Understanding lines in your photo compositions
There are a few things landscape photographers need to understand about lines as we compose our images.
#1 Lines comes in different “flavors”. The most common have to be those of the horizontal and vertical variety. Close to these two has to be the diagonal line. Of course there is also the irregular line and let’s not forget the implied line.
We not only find lines in the grand landscape we can find them in simple extracts as well. You’ll want to look for lines in photos of flowers, images of reflections, people and objects in our compositions that may be moving, and much more. Of course knowing these different kinds of lines exist is one thing. Knowing how they impact your composition and what to do with lines in your image is even more important.
#2 HORIZONTAL lines are often considered to be calm, maybe even static. Often the horizontal line is used when what we want our image to communicate is a certain relaxation or timelessness. Often we’ll employ a horizontal line in contrast to vertical lines. You often find them in the horizon, plowed farm fields, cloud formations and more.
#3 VERTICAL lines may be considered similar to horizontal lines in that they, too, are stable, Often vertical lines are considered peaceful. Like a sentry standing erect they are often stoppers indicating a level of permanence. Obviously towering trees, fence posts, rock/stone walls, tall fences and other structures fit this description.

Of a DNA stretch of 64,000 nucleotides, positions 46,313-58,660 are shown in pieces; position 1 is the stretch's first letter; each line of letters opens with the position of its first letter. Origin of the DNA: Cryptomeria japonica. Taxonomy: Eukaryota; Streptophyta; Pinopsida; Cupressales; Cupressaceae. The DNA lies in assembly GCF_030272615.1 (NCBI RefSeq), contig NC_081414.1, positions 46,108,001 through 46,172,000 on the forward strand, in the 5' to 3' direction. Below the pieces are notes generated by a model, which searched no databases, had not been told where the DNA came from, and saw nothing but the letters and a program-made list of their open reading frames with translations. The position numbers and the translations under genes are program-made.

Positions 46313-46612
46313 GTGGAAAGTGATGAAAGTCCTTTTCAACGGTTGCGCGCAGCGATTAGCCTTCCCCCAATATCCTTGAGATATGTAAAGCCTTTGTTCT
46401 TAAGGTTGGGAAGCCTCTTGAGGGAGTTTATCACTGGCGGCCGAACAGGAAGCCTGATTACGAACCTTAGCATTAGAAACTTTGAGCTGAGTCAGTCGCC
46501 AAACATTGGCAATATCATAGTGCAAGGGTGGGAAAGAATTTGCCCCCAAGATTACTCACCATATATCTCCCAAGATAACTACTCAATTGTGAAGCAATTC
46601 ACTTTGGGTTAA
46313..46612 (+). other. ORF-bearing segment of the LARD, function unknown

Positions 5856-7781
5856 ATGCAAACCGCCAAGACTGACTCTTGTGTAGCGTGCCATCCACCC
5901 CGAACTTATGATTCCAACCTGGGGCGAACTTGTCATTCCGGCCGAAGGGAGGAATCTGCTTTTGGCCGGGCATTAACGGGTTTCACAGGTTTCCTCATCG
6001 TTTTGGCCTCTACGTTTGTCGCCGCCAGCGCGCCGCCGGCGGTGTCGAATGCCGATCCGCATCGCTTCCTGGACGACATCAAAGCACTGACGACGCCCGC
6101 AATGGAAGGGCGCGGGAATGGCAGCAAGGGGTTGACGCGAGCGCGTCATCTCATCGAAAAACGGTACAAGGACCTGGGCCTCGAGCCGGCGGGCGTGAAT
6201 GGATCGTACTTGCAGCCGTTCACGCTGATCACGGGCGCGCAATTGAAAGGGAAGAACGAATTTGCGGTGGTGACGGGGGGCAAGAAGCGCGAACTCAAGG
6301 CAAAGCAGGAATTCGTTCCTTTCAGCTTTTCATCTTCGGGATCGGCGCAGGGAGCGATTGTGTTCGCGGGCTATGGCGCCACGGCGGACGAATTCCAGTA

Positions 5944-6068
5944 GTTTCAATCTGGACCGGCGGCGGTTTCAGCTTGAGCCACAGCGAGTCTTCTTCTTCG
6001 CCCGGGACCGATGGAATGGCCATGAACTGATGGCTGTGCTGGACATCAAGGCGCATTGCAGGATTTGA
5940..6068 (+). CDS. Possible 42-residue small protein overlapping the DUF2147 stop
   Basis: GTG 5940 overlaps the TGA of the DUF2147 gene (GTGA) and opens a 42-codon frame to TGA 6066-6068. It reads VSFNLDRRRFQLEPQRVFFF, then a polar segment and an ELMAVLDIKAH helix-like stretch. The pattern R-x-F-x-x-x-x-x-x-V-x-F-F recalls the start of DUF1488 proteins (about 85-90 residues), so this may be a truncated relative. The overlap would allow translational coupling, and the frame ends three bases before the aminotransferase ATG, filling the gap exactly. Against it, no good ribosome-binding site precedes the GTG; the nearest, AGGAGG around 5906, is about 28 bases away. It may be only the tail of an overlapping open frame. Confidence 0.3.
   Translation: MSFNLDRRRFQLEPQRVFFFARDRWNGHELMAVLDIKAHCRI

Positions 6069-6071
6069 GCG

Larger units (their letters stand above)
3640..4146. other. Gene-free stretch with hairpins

#4 DIAGONAL lines are all about action. If you are looking for a dynamic feel to your image put the vertical lines in your composition to work. They are dynamic because of their ability to draw the attention of the viewer’s eye and create some back and forth exercise. There are many things in our landscapes that will give us the opportunity to employ diagonal lines: rivers and streams, roads, trails, fence lines, even waterfalls and cascades come to mind.
#5 IRREGULAR lines can be full of emotion. They often are all about tension, sometimes even fear. If we have an irregular or jagged line in our view we may want to employ it to create an uneasy feeling for the viewer.
#6 IMPLIED lines aren’t really there at all. They may be caused/manifested by someone pointing at a distant object or indeed by simply looking intently at the object or in a certain direction. Find an implied line and you’ve likely also found one of the others listed here.
This is a lot to remember so don’t expect it to all become second nature to quickly. It takes patience and practice. Toward that end I have a special workshop scheduled at the Everson Museum in Syracuse, NY, Saturday, February 16. The I.M. Pie award winning design of this museum gives us lines galore to practice with. The whole day will help us drill down on the use of lines in our images. You may get more information about this day-long workshop here:
PS: The image of the tulips in my backyard (at the top of this post) employs both vertical and diagonal lines. The vertical trees lend a feeling of stability while the diagonal tree line/grasses lead our eye from the lower right corner as we enjoy the red tulips.